Once the back mount has been achieved, keeping it is the most important goal. The position learned earlier of one hand in the armpit and the other over the opposite shoulder allows the most possible attacks.
a. Collar Choke.
(1) Step 1 (Figure 4-42). Grasp the collar with the hand in the armpit, pulling it open to insert the thumb of the other hand deep into the collar. Secure a firm grip.
Figure 4-42. Collar choke, step 1.
(2) Step 2 (Figure 4-43). Change the grip of the hand under the armpit to grasp the opposite lapel, pulling down to tighten the collar against the back of the enemy’s neck.
Figure 4-43. Collar choke, step 2.
(3) Step 3 (Figure 4-44). Set the choke by pushing outward with both hands.
Figure 4-44. Collar choke, step 3.
b. Single Wing Choke.
(1) Step 1 (Figure 4-45). Open the collar and secure a grip the same as in the collar choke.
Figure 4-45. Single wing choke, step 1.
(2) Step 2 (Figure 4-46). With the hand that is under the enemy’s armpit, pull his arm out at the elbow.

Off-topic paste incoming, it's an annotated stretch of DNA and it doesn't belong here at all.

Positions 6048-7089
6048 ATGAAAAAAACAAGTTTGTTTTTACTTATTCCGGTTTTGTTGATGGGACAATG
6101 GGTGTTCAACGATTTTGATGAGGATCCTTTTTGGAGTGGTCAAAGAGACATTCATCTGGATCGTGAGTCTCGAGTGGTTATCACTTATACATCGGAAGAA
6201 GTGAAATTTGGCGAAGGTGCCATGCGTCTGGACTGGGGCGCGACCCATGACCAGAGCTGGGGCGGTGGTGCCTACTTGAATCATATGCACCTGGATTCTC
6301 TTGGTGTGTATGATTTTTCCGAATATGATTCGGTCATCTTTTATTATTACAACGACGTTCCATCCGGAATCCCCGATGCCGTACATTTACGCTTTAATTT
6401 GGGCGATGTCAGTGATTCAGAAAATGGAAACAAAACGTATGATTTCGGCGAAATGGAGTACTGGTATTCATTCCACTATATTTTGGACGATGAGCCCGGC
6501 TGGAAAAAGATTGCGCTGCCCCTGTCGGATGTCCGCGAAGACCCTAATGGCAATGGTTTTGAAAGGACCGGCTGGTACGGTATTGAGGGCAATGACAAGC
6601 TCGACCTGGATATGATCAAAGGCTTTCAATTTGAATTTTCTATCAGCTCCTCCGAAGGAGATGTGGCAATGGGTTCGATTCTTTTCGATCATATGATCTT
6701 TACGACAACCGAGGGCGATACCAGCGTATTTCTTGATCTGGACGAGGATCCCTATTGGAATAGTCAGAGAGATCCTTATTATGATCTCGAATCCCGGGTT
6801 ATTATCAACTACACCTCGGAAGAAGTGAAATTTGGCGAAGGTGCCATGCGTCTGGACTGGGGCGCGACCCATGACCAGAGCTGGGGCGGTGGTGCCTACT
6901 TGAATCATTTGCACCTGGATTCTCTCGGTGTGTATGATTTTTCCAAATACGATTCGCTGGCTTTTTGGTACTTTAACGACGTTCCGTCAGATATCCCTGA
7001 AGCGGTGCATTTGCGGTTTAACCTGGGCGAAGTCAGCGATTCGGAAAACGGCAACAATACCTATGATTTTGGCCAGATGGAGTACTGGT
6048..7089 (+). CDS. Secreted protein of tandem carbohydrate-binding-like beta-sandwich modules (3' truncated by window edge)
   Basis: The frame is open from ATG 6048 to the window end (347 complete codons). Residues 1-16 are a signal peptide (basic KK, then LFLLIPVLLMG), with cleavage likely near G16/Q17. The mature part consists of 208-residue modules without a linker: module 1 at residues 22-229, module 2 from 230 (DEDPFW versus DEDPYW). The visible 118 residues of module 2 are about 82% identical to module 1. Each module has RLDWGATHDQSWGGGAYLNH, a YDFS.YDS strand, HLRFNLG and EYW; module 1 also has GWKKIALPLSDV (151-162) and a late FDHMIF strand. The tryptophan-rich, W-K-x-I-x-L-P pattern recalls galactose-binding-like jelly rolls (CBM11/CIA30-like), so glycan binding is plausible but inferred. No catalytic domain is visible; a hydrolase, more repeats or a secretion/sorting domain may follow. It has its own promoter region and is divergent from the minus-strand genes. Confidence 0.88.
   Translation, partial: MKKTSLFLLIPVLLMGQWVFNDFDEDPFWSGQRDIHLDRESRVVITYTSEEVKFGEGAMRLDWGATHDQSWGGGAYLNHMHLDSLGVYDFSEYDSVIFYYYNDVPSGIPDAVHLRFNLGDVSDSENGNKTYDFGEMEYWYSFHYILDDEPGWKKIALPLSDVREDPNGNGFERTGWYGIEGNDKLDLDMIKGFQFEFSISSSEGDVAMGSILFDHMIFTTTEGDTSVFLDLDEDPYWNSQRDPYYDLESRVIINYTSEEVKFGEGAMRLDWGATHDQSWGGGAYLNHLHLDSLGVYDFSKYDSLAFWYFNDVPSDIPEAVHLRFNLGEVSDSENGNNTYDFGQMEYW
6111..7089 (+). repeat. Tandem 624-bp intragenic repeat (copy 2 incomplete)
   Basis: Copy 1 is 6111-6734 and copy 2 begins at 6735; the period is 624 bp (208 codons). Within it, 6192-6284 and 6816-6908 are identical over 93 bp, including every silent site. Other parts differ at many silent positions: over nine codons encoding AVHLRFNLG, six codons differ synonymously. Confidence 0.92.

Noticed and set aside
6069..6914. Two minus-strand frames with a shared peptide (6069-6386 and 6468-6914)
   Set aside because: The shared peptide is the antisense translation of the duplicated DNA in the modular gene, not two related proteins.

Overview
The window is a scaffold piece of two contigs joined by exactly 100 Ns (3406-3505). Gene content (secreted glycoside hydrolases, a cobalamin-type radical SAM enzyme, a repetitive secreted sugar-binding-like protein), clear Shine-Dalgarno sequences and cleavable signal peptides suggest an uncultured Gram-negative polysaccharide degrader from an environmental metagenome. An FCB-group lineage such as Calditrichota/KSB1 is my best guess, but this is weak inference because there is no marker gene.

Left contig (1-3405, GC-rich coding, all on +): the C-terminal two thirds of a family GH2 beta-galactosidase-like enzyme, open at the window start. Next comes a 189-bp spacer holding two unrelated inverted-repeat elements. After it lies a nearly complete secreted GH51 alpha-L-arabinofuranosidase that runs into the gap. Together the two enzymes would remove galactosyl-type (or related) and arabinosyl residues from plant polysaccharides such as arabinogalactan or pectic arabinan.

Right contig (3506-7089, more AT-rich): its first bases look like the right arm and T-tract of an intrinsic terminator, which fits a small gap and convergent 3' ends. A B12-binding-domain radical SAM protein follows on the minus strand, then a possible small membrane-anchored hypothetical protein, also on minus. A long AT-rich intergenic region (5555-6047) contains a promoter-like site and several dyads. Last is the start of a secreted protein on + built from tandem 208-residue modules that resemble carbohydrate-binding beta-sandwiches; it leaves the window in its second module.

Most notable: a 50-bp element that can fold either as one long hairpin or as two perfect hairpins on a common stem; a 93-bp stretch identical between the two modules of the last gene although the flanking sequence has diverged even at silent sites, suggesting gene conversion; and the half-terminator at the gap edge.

Figure 4-46. Single wing choke, step 2.
(3) Step 3 (Figure 4-47). Bring your hand around behind his head and finish the choke by pushing out with both hands.
Figure 4-47. Single wing choke, step 3.
c. Straight Arm Bar.
(1) Step 1 (Figure 4-48). If the enemy is protecting his collar effectively, push your arm further through his armpit, pulling your own collar open with the other hand. Grasp your collar with the hand that is through his armpit.
Figure 4-48. Straight arm bar, step 1.
(2) Step 2 (Figure 4-49). With the palm of your other hand, push his head away and step your leg over it. Break his grip by pushing with your legs and extending your body.
Figure 4-49. Straight arm bar, step 2.
(3) Step 3 (Figure 4-50). Finish with hip pressure against his elbow as in the basic straight arm bar.
Figure 4-50. Straight arm bar, step 3.